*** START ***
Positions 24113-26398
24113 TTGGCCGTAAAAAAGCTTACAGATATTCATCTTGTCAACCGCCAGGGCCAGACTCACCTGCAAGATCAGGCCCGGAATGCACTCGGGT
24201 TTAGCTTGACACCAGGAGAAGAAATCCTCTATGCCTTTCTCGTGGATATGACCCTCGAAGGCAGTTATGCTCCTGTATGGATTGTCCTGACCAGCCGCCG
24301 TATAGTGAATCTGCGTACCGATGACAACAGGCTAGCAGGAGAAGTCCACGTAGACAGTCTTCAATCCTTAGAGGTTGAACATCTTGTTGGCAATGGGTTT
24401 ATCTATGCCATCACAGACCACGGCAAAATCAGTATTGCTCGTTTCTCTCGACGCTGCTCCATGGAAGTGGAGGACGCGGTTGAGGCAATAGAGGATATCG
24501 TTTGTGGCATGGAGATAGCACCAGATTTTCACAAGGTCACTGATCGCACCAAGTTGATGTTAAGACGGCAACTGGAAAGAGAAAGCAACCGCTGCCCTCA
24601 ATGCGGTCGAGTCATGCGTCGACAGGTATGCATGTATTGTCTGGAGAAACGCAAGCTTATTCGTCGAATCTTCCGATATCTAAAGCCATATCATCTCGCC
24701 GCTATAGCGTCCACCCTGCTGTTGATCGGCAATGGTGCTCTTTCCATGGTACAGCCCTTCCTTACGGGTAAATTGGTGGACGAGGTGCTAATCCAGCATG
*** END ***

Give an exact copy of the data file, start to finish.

Positions 24113-26398
24113 TTGGCCGTAAAAAAGCTTACAGATATTCATCTTGTCAACCGCCAGGGCCAGACTCACCTGCAAGATCAGGCCCGGAATGCACTCGGGT
24201 TTAGCTTGACACCAGGAGAAGAAATCCTCTATGCCTTTCTCGTGGATATGACCCTCGAAGGCAGTTATGCTCCTGTATGGATTGTCCTGACCAGCCGCCG
24301 TATAGTGAATCTGCGTACCGATGACAACAGGCTAGCAGGAGAAGTCCACGTAGACAGTCTTCAATCCTTAGAGGTTGAACATCTTGTTGGCAATGGGTTT
24401 ATCTATGCCATCACAGACCACGGCAAAATCAGTATTGCTCGTTTCTCTCGACGCTGCTCCATGGAAGTGGAGGACGCGGTTGAGGCAATAGAGGATATCG
24501 TTTGTGGCATGGAGATAGCACCAGATTTTCACAAGGTCACTGATCGCACCAAGTTGATGTTAAGACGGCAACTGGAAAGAGAAAGCAACCGCTGCCCTCA
24601 ATGCGGTCGAGTCATGCGTCGACAGGTATGCATGTATTGTCTGGAGAAACGCAAGCTTATTCGTCGAATCTTCCGATATCTAAAGCCATATCATCTCGCC
24701 GCTATAGCGTCCACCCTGCTGTTGATCGGCAATGGTGCTCTTTCCATGGTACAGCCCTTCCTTACGGGTAAATTGGTGGACGAGGTGCTAATCCAGCATG